Dim light melatonin onset in alcohol-dependent men and women compared with healthy controls

Deirdre A. Conroy, Ilana S. Hairston, J. Todd Arnedt, Robert F. Hoffmann, Roseanne Armitage, Kirk J. Brower

Research output: Contribution to journalArticlepeer-review


Sleep disturbances in alcohol-dependent (AD) individuals may persist despite abstinence from alcohol and can influence the course of the disorder. Although the mechanisms of sleep disturbances of AD are not well understood and some evidence suggests dysregulation of circadian rhythms, dim light melatonin onset (DLMO) has not previously been assessed in AD versus healthy control (HC) individuals in a sample that varied by sex and race. The authors assessed 52 AD participants (mean±SD age: 36.0±11.0 yrs of age, 10 women) who were 3-12 wks since their last drink (abstinence: 57.9±19.3 d) and 19 age- and sex-matched HCs (34.4±10.6 yrs, 5 women). Following a 23:0006:00h at-home sleep schedule for at least 5 d and screening/baseline nights in the sleep laboratory, participants underwent a 3-h extension of wakefulness (02:00h bedtime) during which salivary melatonin samples were collected every 30min beginning at 19:30h. The time of DLMO was the primary measure of circadian physiology and was assessed with two commonly used methodologies. There was a slower rate of rise and lower maximal amplitude of the melatonin rhythm in the AD group. DLMO varied by the method used to derive it. Using 3 pg/mL as threshold, no significant differences were found between the AD and HC groups. Using 2 standard deviations above the mean of the first three samples, the DLMO in AD occurred significantly later, 21:02±00:41h, than in HC, 20:44±00:21h (t=-2.4, p=.02). Although melatonin in the AD group appears to have a slower rate of rise, using well-established criteria to assess the salivary DLMO did not reveal differences between AD and HC participants. Only when capturing melatonin when it is already rising was DLMO found to be significantly delayed by a mean 18min in AD participants. Future circadian analyses on alcoholics should account for these methodological caveats.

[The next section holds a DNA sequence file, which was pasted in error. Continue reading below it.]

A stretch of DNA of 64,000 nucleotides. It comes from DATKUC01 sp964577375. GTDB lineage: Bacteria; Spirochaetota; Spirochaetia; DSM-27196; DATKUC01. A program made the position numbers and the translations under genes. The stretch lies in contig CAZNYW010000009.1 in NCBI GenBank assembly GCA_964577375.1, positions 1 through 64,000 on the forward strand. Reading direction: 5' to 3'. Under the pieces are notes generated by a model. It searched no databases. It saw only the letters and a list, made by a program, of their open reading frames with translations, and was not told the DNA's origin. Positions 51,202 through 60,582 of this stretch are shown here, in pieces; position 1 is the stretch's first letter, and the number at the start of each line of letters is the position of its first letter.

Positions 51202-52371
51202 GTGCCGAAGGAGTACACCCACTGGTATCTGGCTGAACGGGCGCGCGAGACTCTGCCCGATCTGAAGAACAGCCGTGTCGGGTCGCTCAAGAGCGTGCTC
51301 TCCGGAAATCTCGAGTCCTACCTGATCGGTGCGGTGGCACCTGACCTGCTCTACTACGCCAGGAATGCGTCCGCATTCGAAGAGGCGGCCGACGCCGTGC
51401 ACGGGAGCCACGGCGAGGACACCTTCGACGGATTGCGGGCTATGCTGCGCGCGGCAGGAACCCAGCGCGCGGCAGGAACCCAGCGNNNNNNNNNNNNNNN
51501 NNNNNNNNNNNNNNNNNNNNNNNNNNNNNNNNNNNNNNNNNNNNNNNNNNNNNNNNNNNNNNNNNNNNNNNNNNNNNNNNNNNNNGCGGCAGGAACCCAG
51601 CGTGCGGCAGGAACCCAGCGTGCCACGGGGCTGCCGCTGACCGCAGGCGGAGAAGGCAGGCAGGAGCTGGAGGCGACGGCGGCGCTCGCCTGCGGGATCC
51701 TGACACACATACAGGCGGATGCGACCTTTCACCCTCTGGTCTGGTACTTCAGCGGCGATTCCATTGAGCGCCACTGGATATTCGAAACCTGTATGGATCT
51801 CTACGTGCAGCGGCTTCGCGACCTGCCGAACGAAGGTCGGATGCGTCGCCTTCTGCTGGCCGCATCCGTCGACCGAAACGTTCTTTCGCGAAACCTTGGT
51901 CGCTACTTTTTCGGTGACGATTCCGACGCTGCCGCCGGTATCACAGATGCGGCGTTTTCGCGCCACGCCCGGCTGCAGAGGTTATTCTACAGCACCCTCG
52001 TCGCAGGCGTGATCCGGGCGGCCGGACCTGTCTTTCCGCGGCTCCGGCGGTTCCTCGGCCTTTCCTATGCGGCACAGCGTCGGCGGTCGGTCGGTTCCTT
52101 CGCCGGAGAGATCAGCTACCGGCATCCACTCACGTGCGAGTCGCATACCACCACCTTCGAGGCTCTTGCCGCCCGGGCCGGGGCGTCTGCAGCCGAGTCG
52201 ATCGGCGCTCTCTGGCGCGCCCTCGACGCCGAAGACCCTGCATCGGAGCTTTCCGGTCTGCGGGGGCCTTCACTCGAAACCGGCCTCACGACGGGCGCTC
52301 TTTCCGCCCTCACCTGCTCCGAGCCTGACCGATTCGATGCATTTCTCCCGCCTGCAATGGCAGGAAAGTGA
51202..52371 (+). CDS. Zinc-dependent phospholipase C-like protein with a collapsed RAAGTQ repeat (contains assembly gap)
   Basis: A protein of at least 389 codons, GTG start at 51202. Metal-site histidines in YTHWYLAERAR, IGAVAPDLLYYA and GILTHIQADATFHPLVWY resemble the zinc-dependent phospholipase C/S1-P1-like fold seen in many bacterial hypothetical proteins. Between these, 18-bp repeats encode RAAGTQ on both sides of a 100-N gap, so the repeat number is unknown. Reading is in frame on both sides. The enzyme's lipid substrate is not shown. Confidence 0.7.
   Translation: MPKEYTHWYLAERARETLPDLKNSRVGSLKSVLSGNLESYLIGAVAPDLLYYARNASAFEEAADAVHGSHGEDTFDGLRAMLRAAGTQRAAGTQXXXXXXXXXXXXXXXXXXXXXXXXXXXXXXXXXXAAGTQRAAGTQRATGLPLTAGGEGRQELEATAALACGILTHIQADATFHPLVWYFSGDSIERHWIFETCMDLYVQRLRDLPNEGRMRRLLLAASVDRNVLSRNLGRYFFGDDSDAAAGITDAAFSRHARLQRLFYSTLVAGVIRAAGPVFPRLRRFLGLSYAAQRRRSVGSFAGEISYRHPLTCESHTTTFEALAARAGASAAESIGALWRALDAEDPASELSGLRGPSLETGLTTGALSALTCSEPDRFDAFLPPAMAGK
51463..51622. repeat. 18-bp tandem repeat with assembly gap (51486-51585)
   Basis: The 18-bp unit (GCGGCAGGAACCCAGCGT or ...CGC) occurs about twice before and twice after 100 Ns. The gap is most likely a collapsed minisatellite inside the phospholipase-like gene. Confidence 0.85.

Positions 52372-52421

Original languageEnglish
Pages (from-to)35-42
Number of pages8
JournalChronobiology International
Issue number1
StatePublished - Feb 2012
Externally publishedYes

Bibliographical note

Funding Information:
This work is supported by the National Institute on Alcohol Abuse and Alcoholism (R01 AA016117 and K24 AA00304 to Kirk J. Brower). We would like to acknowledge the hard work of Jamie Herzfeld, BA, Karen Kairys, MPH, RN, CARN, and Kathleen Singer, NP, as well as the work of research assistants in the Sleep and Chronophysiology Laboratory: Spencer Dawson, Jennifer Wolfe, Jared Fordyce, Brent Nier, and Cristina Muñoz. Thanks also to Amy Lu, PhD for her help with the melatonin analyses, and Dr. Alfred Lewy for his consultation.


  • Alcohol addiction
  • Dim light melatonin onset (DLMO)
  • Humans
  • Melatonin
  • Sleep

ASJC Scopus subject areas

  • Physiology (medical)
  • Physiology


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